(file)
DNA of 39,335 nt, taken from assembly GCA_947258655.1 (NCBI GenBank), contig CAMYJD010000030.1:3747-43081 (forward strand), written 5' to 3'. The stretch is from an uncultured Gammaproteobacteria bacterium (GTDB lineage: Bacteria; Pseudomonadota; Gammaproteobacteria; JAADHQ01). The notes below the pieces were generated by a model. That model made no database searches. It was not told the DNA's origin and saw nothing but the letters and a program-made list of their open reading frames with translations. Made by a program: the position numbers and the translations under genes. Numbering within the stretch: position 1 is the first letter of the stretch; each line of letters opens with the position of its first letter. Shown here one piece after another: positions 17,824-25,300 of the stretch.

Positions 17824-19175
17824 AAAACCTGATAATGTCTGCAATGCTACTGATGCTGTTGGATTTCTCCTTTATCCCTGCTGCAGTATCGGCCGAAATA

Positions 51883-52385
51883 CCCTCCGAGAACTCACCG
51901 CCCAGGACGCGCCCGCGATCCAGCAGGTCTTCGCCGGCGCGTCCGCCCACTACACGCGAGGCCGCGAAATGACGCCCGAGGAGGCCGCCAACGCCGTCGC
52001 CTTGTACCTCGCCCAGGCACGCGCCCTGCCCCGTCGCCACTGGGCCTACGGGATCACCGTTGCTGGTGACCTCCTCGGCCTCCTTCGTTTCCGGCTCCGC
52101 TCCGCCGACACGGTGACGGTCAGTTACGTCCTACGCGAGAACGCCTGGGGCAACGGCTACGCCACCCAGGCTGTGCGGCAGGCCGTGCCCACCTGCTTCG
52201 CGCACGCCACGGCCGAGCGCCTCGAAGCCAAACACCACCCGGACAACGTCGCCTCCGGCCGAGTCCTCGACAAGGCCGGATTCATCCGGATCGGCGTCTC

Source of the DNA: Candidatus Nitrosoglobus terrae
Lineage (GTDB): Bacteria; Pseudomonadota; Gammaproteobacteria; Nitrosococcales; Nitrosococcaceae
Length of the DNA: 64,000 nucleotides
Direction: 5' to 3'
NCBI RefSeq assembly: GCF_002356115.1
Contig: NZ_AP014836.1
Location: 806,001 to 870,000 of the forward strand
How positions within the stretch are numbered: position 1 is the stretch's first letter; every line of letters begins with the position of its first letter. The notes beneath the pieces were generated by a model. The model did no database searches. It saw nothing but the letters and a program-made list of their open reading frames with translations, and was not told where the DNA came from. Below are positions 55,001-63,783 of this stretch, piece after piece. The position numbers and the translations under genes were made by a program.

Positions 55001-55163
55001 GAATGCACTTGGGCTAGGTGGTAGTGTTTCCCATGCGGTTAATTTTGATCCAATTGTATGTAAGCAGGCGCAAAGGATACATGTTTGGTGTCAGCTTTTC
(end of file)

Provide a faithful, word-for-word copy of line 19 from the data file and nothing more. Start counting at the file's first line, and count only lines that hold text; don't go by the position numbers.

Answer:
55001 GAATGCACTTGGGCTAGGTGGTAGTGTTTCCCATGCGGTTAATTTTGATCCAATTGTATGTAAGCAGGCGCAAAGGATACATGTTTGGTGTCAGCTTTTC